Using Sampled Instruments with Tone.js

tone.js
web audio
code

July 08, 2020

Caution: Playing the examples will load ~60MB of samples. Make sure you are on Wifi!

To get away from cheap synth sounds, let's implement instruments that use samples, with the help of Tone.js.

Rack for drums

So far, we already used samples for drums, implemented with a rack, using Tone.Players:

// rack.ts
import * as Tone from 'tone';
export function rack(samples: { [key: string]: any }, options = {}) {
  options = { volume: -12, attack: 0.05, ...options };
  let players = new Tone.Players(samples, options);

  const s = {
    customSymbols: Object.keys(samples),
    triggerAttackRelease: (key, duration, time, velocity) => {
      if (!players.has(key)) {
        console.warn(`key ${key} not found for playback`);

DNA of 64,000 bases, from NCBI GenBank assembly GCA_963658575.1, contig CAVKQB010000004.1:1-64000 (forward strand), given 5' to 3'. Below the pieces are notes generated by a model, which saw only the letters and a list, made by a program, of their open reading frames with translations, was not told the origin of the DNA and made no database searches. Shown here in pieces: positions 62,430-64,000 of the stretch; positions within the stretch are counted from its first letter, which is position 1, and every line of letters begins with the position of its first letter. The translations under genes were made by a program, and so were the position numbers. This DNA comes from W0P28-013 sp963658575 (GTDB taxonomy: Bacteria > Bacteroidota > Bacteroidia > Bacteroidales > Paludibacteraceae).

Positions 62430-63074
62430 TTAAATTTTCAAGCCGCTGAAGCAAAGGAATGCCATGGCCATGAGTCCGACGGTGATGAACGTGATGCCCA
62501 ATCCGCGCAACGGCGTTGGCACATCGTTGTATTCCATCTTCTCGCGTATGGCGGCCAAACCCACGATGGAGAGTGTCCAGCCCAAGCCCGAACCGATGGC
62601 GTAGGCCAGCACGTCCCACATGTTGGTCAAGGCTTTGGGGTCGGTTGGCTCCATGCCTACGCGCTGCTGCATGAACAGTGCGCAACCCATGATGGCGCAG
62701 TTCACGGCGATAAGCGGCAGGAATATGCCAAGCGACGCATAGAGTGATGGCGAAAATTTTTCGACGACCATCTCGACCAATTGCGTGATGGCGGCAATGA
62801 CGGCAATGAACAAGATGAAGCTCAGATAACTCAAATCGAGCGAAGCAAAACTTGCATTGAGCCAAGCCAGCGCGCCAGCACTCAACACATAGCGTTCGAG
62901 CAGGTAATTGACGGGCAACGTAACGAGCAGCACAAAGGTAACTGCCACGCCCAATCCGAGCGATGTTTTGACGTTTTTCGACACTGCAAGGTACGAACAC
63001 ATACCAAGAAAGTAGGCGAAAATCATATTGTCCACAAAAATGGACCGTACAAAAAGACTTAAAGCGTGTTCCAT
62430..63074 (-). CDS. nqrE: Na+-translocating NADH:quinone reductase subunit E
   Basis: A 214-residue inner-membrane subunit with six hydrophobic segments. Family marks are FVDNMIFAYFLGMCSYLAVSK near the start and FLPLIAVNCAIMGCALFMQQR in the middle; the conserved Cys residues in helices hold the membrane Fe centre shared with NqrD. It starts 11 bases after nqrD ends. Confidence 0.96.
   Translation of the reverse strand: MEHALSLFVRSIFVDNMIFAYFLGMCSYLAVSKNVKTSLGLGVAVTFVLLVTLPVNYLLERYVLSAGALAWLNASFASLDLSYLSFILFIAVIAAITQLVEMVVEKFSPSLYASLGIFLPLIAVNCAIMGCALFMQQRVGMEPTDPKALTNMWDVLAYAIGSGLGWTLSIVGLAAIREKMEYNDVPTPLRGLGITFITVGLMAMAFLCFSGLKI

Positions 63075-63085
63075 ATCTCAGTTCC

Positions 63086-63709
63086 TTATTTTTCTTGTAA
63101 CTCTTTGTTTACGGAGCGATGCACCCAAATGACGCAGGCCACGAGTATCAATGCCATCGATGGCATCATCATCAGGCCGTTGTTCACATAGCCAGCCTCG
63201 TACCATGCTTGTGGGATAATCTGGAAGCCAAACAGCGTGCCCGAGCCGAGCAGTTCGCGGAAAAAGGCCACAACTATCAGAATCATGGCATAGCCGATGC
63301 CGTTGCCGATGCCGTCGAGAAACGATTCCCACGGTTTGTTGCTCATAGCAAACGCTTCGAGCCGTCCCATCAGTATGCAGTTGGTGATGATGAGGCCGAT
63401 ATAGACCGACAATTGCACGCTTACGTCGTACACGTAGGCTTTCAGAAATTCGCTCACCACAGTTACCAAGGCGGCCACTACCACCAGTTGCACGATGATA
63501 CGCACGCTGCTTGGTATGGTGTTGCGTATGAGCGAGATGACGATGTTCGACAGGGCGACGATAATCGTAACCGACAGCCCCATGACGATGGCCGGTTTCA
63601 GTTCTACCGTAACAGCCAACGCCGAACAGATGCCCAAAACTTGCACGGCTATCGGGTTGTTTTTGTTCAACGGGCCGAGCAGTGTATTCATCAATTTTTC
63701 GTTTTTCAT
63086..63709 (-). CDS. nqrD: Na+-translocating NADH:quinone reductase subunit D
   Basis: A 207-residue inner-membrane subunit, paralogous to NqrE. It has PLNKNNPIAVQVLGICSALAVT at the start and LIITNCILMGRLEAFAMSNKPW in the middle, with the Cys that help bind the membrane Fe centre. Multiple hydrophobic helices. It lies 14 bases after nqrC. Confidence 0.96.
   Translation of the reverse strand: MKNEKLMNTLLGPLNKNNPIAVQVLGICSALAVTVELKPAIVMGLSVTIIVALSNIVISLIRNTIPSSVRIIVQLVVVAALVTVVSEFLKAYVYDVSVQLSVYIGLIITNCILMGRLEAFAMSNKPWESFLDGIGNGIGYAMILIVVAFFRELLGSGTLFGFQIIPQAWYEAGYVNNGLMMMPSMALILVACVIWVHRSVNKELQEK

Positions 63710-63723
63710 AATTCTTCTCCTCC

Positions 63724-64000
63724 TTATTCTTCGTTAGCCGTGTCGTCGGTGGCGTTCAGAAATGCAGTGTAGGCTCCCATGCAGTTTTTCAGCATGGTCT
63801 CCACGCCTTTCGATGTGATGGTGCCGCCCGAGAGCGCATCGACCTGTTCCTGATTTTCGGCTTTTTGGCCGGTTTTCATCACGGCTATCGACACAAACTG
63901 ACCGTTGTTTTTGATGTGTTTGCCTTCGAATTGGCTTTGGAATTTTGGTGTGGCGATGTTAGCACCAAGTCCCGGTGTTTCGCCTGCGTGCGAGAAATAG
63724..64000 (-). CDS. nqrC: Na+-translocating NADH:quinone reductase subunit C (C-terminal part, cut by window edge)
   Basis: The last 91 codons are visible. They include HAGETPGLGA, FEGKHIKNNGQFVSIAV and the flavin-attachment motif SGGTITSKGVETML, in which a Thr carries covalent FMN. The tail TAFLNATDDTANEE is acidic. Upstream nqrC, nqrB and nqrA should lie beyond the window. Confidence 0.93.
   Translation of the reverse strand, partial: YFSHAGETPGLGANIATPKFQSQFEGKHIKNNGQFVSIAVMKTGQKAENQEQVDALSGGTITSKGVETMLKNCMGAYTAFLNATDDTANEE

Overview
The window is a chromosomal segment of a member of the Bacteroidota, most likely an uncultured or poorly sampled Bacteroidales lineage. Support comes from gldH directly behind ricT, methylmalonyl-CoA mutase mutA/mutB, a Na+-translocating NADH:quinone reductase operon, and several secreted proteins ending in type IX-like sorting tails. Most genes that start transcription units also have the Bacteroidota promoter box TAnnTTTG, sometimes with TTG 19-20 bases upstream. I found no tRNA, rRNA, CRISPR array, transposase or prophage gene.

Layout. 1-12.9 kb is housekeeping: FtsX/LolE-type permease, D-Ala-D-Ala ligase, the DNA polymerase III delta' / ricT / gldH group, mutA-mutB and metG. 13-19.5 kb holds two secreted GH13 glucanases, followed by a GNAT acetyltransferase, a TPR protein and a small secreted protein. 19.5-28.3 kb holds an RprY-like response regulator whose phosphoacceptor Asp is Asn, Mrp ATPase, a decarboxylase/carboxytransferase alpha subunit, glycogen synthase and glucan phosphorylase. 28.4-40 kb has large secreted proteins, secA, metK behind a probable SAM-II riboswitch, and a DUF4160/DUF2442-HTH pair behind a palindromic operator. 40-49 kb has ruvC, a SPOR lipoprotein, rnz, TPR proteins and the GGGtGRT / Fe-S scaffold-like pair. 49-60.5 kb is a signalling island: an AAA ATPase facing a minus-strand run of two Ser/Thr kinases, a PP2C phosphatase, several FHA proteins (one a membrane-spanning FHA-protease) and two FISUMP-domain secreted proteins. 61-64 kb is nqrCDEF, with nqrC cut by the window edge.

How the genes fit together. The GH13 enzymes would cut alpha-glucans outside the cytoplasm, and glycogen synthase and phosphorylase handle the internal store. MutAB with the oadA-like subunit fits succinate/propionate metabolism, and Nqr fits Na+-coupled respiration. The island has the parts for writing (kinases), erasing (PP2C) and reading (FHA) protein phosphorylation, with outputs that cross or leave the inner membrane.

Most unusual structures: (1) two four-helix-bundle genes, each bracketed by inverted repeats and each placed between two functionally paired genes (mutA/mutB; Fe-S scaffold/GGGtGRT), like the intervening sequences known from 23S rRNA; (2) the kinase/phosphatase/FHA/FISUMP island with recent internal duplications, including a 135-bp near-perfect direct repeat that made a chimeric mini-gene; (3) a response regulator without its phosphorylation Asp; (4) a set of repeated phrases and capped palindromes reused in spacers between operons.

return;
      }
      const player = players.get(key);
      player.start(time);
      player.stop(time + duration);
    },
    connect: (dest) => {
      players.connect(dest);
      return s;
    },
    toMaster: () => {
      players.toDestination();
      return s;
    },
  };
  return s;
}

Here we are essentially creating a triggerAttackRelease method for Players to have more control and to be able to use one unified method for all instruments later.

We can package a drum instrument like this:

// tidal.ts
import { rack } from './rack';
const tidalsounds = {
  bd: require('./bd/BT0A0D0.wav'),
  sn: require('./sn/ST0T0S3.wav'),
  hh: require('./hh/000_hh3closedhh.wav'),
  cp: require('./cp/HANDCLP0.wav'),